Our collection tells the fascinating story of British golf, through material dating from the 17th century to the present day. It is the most comprehensive golf collection in Britain, and one of the finest worldwide, celebrating golf from grass roots to international level.
Over 16,000 items cover equipment (clubs, balls, manufacturing and clothing), prizes (trophies and medals), decorative art (artworks, ceramics, silverware and ephemera), film, photographs and archives (books, periodicals, programmes and patents). The displays and archives are enhanced by unique loan collections from The Royal and Ancient Golf Club of St Andrews and The Women Golfers’ Museum.
The entire collection is a Recognised Collection of National Significance, formally acknowledged as being of great importance to the life and culture of Scotland, and internationally significant. The Recognition scheme, run by Museums Galleries Scotland on behalf of the Scottish Government, promotes and supports these collections.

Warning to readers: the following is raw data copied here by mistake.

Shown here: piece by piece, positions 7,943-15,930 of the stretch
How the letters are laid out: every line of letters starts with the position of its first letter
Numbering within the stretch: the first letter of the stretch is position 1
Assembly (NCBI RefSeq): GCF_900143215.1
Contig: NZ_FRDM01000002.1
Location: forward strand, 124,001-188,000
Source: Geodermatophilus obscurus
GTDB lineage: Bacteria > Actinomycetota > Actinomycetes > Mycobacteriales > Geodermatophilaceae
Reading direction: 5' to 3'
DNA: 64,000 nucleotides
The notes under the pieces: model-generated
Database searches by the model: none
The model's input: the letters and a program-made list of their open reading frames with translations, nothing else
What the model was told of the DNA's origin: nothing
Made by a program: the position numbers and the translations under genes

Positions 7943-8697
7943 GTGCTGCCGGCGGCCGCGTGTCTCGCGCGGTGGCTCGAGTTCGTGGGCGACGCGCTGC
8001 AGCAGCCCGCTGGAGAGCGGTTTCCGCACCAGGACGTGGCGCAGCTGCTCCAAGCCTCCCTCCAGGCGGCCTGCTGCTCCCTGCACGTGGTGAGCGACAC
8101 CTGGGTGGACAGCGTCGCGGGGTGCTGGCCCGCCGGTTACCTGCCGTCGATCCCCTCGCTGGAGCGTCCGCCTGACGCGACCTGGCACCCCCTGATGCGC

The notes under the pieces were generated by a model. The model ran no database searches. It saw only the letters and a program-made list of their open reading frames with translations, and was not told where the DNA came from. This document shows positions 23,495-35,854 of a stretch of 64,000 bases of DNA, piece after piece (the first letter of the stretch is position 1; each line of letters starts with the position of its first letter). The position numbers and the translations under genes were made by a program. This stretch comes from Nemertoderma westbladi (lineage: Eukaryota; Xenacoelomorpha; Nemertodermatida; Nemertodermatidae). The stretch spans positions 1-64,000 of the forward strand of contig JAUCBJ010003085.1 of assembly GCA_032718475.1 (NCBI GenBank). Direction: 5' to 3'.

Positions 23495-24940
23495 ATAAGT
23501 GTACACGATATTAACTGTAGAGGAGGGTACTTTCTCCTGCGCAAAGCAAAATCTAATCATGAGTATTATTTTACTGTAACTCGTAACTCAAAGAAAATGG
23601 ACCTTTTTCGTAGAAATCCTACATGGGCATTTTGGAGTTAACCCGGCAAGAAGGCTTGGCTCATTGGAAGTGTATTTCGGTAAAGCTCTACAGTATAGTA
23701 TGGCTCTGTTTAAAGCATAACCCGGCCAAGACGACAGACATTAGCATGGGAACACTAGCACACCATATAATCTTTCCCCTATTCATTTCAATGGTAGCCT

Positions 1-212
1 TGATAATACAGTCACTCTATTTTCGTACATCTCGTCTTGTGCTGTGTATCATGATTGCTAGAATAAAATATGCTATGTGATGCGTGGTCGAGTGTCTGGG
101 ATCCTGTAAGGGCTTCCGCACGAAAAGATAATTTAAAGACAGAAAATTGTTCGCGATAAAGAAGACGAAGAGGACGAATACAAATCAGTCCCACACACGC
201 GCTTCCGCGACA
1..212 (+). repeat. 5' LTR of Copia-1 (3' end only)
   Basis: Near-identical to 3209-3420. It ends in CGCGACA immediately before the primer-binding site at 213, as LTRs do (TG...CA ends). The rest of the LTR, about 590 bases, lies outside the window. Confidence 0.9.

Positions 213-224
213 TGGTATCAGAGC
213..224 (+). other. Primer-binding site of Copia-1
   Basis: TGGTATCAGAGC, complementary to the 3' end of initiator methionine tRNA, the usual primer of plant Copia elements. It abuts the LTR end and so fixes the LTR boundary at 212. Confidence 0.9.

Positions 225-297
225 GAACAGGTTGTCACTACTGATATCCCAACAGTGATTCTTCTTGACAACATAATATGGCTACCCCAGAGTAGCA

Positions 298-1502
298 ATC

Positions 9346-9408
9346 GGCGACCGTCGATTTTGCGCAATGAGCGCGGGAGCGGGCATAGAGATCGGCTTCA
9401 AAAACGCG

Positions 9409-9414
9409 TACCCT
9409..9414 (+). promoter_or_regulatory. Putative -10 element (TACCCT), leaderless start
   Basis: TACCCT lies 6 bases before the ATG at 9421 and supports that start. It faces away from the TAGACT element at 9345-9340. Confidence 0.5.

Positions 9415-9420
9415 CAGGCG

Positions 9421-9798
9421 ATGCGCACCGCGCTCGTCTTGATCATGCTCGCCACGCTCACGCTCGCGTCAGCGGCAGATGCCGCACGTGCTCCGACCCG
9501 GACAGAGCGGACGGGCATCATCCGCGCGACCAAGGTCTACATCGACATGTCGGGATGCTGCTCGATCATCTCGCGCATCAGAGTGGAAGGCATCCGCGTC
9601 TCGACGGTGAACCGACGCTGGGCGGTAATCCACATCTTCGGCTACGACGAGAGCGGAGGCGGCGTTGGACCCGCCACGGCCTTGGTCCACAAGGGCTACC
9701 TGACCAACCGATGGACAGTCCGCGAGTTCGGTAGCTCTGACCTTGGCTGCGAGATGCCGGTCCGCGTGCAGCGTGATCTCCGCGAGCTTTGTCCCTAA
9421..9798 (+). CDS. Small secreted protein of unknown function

The Collections: 1860 to the present day
Did you know?
During and just after World War II, golf ball supplies reached crisis point, due to a shortage of rubber. In 1942 the Government forbid the remoulding of old balls. Following R&A intervention, the ban was lifted. One of the arguments used was that the Army Medical Council encouraged golf as a remedial exercise for wounded personnel.